By Steven Reinberg, HealthDay Reporter
MONDAY, Dec. 3, 2018 (HealthDay News) -- Yet another study reveals that autism is far more common than once thought, with nearly 3 percent of American children diagnosed with the disorder.
A federal study published last week reported that one in 40 children have an autism spectrum disorder (ASD), and a second study that was published online Dec. 3 in the journal JAMA Pediatrics arrived at the same conclusion. Previously, it was estimated that one in 59 children have autism.
More troubling was that Dr. Wei Bao, lead researcher on the second study, found that 30 percent of kids who are diagnosed aren't getting treatment.
"We know that autism may have lifetime impact to the individual and the family," said Bao, an assistant professor of epidemiology at the University of Iowa. "There should be efforts to reduce the number of those untreated to as low as possible."
It's not clear who did and did not receive treatment, Bao added. It might be that untreated children have a very mild form of autism, he noted.
"Because the rate of autism keeps increasing, more and more children need treatment, and many may be waiting to see a doctor," Bao said.
The reasons more kids are identified with autism are unclear, Bao said. He speculated that it's probably a combination of a real increase in the condition coupled with better diagnosis and changing definitions of autism that have identified more forms of the disease.
Autism spectrum disorder covers a wide range of behaviors that affect a child's social and communication skills. It's often marked by difficulty communicating, engaging in repetitive behaviors and restricted interests. In its most serious manifestation, children can be nonverbal and appear cut off from the world. Many children, however, have less severe forms of autism and are able to function in school and in social situations.
Autism is often treated with medications that help alleviate symptoms, and also behavioral therapy. Nearly 64 percent of children with the disorder in the study received behavioral treatment, and 27 percent took medications, Bao's team found.
The researchers also found geographic differences in where autism is more or less common. Bao isn't sure why these disparities exist -- it might be due to the prevalence of diagnosis, differences in racial and ethnic groups, or environmental triggers, he suggested.
For the study, Bao and colleagues collected data on 43,000 children who took part in the 2016 National Survey of Children's Health. The investigators found that 2.8 percent of the children had been diagnosed with autism. The same database was mined in the earlier government study.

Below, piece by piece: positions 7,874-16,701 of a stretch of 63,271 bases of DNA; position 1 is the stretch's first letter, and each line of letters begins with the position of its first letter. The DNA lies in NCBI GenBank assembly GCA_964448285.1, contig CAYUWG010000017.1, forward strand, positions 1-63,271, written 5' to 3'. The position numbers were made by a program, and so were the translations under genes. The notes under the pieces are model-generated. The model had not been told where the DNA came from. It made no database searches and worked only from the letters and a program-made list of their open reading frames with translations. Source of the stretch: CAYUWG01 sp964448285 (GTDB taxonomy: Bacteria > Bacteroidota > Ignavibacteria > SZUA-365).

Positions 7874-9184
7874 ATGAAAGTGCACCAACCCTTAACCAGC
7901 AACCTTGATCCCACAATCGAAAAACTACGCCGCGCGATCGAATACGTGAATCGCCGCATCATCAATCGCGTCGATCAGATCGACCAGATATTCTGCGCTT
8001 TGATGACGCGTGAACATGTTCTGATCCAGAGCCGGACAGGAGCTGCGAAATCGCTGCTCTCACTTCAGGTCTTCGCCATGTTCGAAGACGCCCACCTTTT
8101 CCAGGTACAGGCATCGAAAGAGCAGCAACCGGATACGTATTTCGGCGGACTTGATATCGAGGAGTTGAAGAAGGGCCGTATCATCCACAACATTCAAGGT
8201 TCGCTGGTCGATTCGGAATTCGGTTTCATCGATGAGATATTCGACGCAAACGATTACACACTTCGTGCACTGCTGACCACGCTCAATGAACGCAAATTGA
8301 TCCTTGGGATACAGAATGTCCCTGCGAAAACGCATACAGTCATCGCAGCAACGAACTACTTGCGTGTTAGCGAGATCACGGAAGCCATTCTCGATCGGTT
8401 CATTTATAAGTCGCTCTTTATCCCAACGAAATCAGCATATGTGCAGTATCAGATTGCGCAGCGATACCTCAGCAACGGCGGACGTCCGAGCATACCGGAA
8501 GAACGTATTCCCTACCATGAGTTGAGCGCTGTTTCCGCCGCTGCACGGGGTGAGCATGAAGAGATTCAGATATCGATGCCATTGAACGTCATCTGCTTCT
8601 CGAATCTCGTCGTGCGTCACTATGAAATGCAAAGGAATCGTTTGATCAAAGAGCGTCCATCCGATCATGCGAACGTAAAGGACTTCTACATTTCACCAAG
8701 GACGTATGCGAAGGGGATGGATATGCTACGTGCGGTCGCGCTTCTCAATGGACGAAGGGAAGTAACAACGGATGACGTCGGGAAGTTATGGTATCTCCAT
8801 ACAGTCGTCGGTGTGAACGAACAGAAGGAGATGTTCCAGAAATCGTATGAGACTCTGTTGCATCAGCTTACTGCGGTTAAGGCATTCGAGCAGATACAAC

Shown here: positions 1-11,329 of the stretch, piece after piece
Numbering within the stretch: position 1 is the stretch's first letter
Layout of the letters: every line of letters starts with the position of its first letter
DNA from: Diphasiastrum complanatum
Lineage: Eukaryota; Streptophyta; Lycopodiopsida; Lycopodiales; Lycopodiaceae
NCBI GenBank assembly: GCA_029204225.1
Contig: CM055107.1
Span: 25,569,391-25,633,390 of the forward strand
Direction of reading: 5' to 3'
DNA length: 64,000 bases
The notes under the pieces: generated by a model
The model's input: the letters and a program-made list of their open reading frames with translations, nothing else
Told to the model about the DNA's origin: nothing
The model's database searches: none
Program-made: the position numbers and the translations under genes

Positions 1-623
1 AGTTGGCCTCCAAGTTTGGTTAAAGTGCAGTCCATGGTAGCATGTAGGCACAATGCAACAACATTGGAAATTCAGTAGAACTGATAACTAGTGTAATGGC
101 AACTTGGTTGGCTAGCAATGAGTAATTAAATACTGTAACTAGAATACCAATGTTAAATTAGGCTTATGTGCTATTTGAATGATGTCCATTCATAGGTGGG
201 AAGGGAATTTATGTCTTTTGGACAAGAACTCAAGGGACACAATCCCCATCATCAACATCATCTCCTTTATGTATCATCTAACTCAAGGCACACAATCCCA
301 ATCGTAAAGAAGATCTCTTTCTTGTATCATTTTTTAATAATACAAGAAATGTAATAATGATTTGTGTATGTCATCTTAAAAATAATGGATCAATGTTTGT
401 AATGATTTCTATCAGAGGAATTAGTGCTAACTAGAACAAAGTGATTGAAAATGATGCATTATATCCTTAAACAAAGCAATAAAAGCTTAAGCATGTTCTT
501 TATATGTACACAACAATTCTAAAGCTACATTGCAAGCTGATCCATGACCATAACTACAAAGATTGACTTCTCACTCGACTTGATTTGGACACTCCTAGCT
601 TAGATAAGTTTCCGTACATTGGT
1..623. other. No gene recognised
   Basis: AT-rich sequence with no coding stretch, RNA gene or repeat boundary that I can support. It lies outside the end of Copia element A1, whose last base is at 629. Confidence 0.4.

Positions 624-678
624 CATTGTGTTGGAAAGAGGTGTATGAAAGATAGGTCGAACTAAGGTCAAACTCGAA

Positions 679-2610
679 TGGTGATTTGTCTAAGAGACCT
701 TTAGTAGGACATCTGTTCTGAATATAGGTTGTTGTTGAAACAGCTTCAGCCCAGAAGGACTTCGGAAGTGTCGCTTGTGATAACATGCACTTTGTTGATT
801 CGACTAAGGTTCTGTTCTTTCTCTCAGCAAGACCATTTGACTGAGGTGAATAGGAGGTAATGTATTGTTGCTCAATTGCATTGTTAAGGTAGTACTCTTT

Thomas Frazier is chief science officer for Autism Speaks, an autism advocacy organization. He said, "The one in 40 number from this study shows that ASD is common, and contributes to data indicating that autism prevalence continues to increase."
Autism is and should continue to be a public health priority, he said, so "we need to understand why the prevalence is increasing."
This study and earlier studies have shown that many children with autism are not being identified as early as they could be, Frazier added. "Even when children are identified early, many have difficulty accessing treatments and services," he said.
Several things can be done to improve this situation, Frazier suggested. For example, better access to treatment is needed, especially in areas where the availability of services is limited. In addition, parents need training in techniques that have been shown to be effective in improving the developmental abilities of children with autism.
Frazier also said that health insurance needs to cover autism treatment, and public funding is needed to cover treatment for the uninsured.
Importantly, he said, "families need to be connected to interventions and other supports as soon as a developmental condition is identified."
SOURCES: Wei Bao, M.D., Ph.D., assistant professor, epidemiology, University of Iowa, Iowa City; Thomas Frazier, Ph.D., chief science officer, Autism Speaks; Dec. 3, 2018, JAMA Pediatrics, online
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